The Washington Post leads with today's second grand jury appearance by Monica Lewinsky. USA Today's lead is that Lewinsky initially kept quiet because she believed her relationship with President Clinton might last beyond his second term. The New York Times national edition leads with Kenneth Starr's demand that President Clinton provide a DNA specimen, a move the paper says strongly suggests that the FBI lab has determined that the infamous blue dress contains DNA evidence of a sexual encounter. The WP lead says Starr was seeking the sample from Bethesda Naval Hospital and that Clinton's lawyer didn't oppose the request. (Last night, NBC News was reporting that Clinton had indeed provided a DNA sample.) The later metro edition of the NYT instead leads with the U.S.' strategizing about how to capture suspected terrorist mastermind Osama bin Laden, currently in Afghanistan. The Los Angeles Times goes with new evidence that Los Angeles County is moving impressive numbers of people off its welfare rolls and into jobs. The findings are likely to be cited, says the LAT, as a model for welfare overhaul in other large urban areas. The WP front also carries the story.
The Post reports that Lewinsky is set to testify to the grand jury that Betty Currie sought her out to get back the gifts that Clinton had given the intern. The paper says that when asked by Starr on Monday whether he had asked Currie to get the gifts back, President Clinton didn't really answer the question.
The NYT reports that in a telephone interview, a high-ranking official of the Taliban, the fundamentalist Moslem group controlling Afghanistan, said that if the U.S. provided hard evidence of bin Laden's involvement in the African embassy bombings, the Taliban would be willing to discuss with American officials what to do about him. The paper notes that any negotiations might be complicated by prior U.S. complaints about the Taliban's harsh treatment of women and its involvement in drug trafficking, but goes on to note that the timing may be right, since Afghanistan's rulers are desperate for international recognition and aid. There is no evidence, says the Times, that the U.S. is instead considering military action against bin Laden's Afghan compound.
The WP off-lead reports that President Clinton has approved an average 3.6 percent pay raise for federal workers next year and proposed a 4.4 percent raise on top of that for the following year. The story makes two mistakes typical of federal pay raise reporting: 1) it suggests that federal employees earn much less than their counterparts in the private sector even though there is much evidence to the contrary. Thus the piece mentions that the typical white-collar federal workers who will receive the bulk of the raises earn over $44,000 but doesn't note that the average salary in this country is far, far less; 2) it doesn't mention the real cost of federal raises. Thus, the story says the 1999 pay raise will cost $2.9 billion, when in fact it will end up costing much more because it increases federal pension payouts, which are based on a worker's last few years of salary.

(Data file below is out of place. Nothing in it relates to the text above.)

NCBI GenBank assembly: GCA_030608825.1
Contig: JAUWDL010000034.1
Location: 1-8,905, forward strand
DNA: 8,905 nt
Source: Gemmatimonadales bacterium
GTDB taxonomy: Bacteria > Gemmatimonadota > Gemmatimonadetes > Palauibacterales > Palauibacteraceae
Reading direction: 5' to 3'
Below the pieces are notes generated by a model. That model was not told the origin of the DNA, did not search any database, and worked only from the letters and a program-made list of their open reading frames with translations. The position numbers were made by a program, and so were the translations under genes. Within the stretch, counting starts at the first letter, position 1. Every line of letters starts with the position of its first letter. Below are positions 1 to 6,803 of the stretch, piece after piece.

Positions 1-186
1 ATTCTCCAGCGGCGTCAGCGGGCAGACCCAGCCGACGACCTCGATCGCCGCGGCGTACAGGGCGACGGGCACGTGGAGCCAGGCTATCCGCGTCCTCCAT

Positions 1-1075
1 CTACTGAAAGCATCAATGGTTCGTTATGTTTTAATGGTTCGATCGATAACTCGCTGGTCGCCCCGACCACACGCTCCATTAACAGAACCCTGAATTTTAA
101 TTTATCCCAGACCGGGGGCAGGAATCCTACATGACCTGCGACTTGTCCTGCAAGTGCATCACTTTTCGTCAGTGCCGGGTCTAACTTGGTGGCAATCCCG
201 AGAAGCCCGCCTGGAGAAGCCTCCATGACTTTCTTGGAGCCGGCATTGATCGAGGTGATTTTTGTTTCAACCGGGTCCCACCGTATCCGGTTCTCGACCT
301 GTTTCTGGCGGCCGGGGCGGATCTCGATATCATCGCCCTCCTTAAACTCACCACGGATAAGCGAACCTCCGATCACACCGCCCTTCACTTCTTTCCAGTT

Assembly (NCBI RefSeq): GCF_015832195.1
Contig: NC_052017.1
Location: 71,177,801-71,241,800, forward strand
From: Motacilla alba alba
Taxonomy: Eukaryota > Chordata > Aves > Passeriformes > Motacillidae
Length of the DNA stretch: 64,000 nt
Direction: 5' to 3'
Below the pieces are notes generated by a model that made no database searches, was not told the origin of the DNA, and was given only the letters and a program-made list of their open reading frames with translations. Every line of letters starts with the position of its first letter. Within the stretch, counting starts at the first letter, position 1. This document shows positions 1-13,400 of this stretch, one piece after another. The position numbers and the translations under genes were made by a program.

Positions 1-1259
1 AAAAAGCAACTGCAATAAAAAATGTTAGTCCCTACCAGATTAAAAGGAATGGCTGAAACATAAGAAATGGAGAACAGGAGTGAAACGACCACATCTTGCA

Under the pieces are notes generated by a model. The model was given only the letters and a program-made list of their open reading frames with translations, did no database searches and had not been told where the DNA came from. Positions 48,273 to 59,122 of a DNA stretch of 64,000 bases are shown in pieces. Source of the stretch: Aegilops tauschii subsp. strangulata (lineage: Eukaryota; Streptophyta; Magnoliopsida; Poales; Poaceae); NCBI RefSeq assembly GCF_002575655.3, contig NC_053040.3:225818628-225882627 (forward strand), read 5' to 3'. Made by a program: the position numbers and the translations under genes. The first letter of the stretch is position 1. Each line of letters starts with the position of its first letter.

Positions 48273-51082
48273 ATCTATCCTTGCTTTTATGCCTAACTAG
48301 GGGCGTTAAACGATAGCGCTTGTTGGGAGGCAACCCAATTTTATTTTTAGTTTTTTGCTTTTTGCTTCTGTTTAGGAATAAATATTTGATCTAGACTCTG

A Wall Street Journal front-page feature gives a tour of the wacky world of INS "national interest" visas--granted upon the ruminations of a few hundred clerks who make their decisions without much in the way of guidelines. The results therefore, are pretty random. A Russian acrobat gets in, as does a Chinese physicist specializing in detecting radioactive leaks. And so does a 27-year-old Montrealer out to fill a "huge void in the telesphere" by launching a youth-oriented global news network. But an Indian engineer skilled at protecting bridges from earthquakes does not. Nor does a British teacher at a Bronx homeless shelter. "Being a qualified, caring, competent and committed individual," reads the woman's INS rejection letter, doesn't show "that her contributions are significantly above any other member of the education profession" or that they would "provide a prospective benefit to the U.S."
A NYT front-pager brings word that just eight days after salvaging his career from a controversy over his lifting material from a book, longtime Boston Globe columnist Mike Barnicle resigned yesterday after it was revealed that there was no evidence two people he wrote about in a 1995 column had ever existed. The WP and USAT carry the story inside--both reporting that there was cheering in the Globe newsroom when the announcement was made. (The NYT may have felt the need to front the story because it owns the Globe.)
In the days since The Speech, the papers have been fairly spattered with editorial complaints that Bill Clinton should have come clean seven months ago--he shouldn't have had to be cornered first. Well, the same goes for the papers themselves. Many of them know that they are harboring on their staffs fiction artists and plagiarists. Today's Papers knows about a few of them, still drawing fat salaries, still writing with undeserved reputations--and will print their names here if it comes to that. So Today's Papers issues this challenge to America's press: Come clean about the Mike Barnicles still in your midst before you have to.